Airborne: Reborn / Volume VIII / August 26th 2020
This week we’ve got planes without pilots from America to Inner Mongolia, an AI embarrassing an F-16 pilot, Bill Gates splashing cash on satphones like it’s the late 90s and a Swiss explorer jumping out of his solar-powered plane.
If that’s not enough we’ve got a Cessna being flown with a gamepad, innovative Indian drone insurance, jets fuelled by ammonia, low carbon Baltic airports and a consortium of Japanese investors with a plan for 'lunar market entry!
We’ve also added a new section to the newsletter dedicated solely to Autonomous Flight.
TOP STORY: Japan’s iSpace - the first…Moonicorn?
Japan’s iSpace Inc announced $28m in Series B funding, bringing the total raised to c. $125m USD. Does the deal send their value north of the $1bn mark and justify our ludicrous ‘moonicorn’ monicker? Probably not. But according to CFO Jumpei Nozaki it’s enough money to cover completion of Mission 1 - a lunar landing.
The company also announced their ambitious ‘Blueprint Moon’ setting out a vision for ‘lunar market entry’ services. They intend to grow a data platform business that will support other private companies in accessing lunar opportunities.
It might all sound a little fanciful and far-fetched, but there’s evidence in the round of a broad consortium of interests who might just have the financial and technical muscle to kick-start a nascent off-world industry:
Space Frontier Fund was announced in June and LPs who’ve already half-funded it to the tune of $75m include Toyota & Mitsubishi - conglomerates with interest(s) in rockets, landers and vehicles for lunar surface exploration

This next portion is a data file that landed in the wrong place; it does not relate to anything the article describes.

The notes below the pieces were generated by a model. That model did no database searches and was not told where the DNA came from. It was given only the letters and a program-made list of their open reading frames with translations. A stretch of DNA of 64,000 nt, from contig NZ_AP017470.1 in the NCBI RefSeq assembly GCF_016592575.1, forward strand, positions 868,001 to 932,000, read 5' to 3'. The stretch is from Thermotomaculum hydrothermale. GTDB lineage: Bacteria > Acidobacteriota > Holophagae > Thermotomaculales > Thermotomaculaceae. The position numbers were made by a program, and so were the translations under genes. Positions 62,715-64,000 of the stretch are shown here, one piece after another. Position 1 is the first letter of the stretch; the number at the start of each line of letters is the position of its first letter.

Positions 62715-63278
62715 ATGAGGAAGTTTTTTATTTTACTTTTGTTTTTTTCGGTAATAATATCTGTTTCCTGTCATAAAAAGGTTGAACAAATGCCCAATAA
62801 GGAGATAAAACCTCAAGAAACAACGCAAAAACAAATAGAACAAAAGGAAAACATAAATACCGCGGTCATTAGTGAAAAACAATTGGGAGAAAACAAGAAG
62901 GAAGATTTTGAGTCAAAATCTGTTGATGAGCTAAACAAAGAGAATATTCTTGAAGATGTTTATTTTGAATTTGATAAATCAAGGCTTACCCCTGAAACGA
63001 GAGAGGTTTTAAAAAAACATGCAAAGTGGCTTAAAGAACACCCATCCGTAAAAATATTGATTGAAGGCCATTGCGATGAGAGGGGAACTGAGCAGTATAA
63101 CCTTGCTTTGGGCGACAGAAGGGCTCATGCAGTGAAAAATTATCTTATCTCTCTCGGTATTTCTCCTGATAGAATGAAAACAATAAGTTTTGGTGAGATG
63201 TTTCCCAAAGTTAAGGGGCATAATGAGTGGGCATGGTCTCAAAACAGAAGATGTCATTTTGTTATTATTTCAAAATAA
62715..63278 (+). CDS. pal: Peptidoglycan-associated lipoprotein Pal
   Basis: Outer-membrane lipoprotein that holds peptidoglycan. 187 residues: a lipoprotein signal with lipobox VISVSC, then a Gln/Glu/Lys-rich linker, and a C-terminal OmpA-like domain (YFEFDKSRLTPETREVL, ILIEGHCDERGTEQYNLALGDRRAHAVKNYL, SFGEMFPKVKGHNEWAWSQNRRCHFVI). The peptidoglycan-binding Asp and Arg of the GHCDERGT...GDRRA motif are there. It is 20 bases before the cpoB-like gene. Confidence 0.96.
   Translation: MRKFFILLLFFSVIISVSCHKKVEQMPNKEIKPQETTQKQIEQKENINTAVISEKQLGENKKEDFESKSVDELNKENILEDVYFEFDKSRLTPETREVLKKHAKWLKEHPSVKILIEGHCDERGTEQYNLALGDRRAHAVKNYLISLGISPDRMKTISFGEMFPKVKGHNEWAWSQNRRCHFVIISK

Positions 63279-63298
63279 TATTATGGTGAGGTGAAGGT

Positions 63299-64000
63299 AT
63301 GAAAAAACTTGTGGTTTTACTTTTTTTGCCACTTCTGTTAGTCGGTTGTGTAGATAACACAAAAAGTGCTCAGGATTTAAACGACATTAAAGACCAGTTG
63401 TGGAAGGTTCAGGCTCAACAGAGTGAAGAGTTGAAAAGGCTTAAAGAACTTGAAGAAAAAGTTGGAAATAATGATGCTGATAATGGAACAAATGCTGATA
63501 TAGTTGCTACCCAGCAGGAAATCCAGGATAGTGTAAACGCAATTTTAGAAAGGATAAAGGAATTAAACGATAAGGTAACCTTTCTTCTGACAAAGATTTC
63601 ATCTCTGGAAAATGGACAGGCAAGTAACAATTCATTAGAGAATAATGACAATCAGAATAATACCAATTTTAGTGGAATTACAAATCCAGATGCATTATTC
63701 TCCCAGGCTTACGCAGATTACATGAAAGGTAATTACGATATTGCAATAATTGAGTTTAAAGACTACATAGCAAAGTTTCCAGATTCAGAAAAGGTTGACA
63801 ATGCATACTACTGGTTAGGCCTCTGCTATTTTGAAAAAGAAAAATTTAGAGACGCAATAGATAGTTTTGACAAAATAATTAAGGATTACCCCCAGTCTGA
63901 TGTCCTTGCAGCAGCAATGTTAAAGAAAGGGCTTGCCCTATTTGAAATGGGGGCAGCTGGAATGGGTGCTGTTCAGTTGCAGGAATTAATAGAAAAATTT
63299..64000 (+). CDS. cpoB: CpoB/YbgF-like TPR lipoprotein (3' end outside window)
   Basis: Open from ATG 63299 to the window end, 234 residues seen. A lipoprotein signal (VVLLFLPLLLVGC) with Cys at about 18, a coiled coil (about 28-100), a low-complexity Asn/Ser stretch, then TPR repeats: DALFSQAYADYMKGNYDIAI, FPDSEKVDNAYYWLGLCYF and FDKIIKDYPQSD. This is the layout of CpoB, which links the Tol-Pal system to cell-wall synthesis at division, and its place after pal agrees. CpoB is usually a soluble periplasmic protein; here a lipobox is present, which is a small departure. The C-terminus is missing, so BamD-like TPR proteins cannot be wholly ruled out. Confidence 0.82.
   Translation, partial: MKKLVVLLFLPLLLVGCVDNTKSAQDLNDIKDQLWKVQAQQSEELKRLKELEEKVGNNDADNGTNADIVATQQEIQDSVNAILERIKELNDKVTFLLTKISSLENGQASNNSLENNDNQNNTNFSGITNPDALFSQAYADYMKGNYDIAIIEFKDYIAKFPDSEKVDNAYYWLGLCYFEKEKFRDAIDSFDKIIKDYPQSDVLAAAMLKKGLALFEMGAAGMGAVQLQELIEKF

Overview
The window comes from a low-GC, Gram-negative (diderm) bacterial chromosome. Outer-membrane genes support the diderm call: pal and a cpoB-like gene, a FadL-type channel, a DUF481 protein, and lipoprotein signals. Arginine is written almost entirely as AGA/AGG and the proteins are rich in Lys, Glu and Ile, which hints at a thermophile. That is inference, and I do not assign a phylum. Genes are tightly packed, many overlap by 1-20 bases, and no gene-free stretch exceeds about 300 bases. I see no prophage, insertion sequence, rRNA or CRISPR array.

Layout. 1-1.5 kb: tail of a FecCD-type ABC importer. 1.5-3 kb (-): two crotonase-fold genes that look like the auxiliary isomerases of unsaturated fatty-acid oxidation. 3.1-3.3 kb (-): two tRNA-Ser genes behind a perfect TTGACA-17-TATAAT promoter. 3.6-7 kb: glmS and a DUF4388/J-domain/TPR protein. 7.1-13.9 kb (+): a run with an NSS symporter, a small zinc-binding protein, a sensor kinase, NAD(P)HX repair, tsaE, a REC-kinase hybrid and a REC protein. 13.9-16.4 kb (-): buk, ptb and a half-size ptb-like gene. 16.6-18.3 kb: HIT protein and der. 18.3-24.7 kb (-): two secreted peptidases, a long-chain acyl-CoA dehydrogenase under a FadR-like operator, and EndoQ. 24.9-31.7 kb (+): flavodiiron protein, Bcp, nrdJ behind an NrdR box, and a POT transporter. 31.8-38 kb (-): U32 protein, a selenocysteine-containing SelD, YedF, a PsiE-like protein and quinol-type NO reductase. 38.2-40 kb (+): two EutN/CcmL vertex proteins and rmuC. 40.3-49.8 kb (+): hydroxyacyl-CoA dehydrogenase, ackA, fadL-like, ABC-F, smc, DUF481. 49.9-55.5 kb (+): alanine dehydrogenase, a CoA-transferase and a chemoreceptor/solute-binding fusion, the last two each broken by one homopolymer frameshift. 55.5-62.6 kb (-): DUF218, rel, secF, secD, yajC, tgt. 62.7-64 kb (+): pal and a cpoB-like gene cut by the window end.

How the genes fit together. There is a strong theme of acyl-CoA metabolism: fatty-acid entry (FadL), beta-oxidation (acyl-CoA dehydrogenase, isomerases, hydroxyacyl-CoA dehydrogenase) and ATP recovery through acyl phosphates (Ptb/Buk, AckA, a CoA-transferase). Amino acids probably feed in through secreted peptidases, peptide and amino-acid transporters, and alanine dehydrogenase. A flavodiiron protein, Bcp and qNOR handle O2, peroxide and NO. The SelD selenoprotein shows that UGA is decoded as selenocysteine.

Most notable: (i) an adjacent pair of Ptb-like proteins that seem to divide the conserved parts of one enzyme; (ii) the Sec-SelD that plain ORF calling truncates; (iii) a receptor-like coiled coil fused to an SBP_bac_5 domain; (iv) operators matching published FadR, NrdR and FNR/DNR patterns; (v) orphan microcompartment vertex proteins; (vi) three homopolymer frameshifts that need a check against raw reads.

Takasago Thermal Engineering also took part in the round and intend to test water-splitting electrolysis technology on the moon
Mitsui Sumitomo participated and are designing lunar insurance products
The UK’s Vertical Aerospace unveiled the design of the fixed-wing, four-passenger eVTOL they’ll seek to certify with EASA - the VA-1X. It has 100-miles of ‘useful range’ and cruises at 150mph. Read our Quick Take for context (via Vertical Aerospace).
eHang’s Q2 results and earnings call revealed some interesting tidbits, aside from the fundamentals: $5m revenue | $3m gross profit | $2.8m net loss | $2.5m spent on R&D. They sold 16 x 216 AAVs, all in China. More in New Aero: Quick Take III (via eHang).
Swiss explorer and SolarStratos Founder Raphaël Domjan achieved a world-first by jumping out of the solar-electric plane he intends to pilot to the stratosphere. An unmanned version of the Elektra Two aircraft built by Germany’s Elektra Solar reached an altitude of 10km in China last year (via SolarStratos).
A range of measures to help reduce the carbon footprint of Vilnius Airport in Lithuania have been implemented. They include the installation of LED apron lighting and the introduction of hybrid-electric ground vehicles (via Aviation Benefits).
Chinese computer vision company Clobotics ($53m in funding) acquired Denmark’s Finetune Aps - specialists in AI-assisted drone inspection of wind turbine blades, associated digital twin models and ML-assisted SCADA data analytics. For more see Quick Take III (via Medium).
National Insurance in India issued what’s reported to be the first BVLOS coverage for a drone in the country, to Asteria Aerospace, for 100 hours of test flights to be conducted north of Bengaluru (via Bangalore Mirror).
More details of Matternet / UPS Flight Forward’s drone delivery project at a hospital in North Carolina were revealed. The M2 aircraft form part of an on-demand pharmacy operation and appear to only be flying a couple of FAA-approved, geo-fenced, line-of-sight routes of a few hundred yards at present (via Forbes).
Satellite/cellular communications company Kymeta Corporation announced $85m in new funding led by Bill Gates, the acquisition of Lepton Global Solutions and the Beta testing of their next-gen u8 Ku-band terminals. (via Spacewatch Global).
China’s second largest courier company - SF Express Group - announced a successful test flight of an FH-98 ‘cargo drone’ in Inner Mongolia. Derived from 1940s Ukrainian freighter the Antonov An-2, the plane can carry 1.5 tonnes of cargo (via Xin Gou).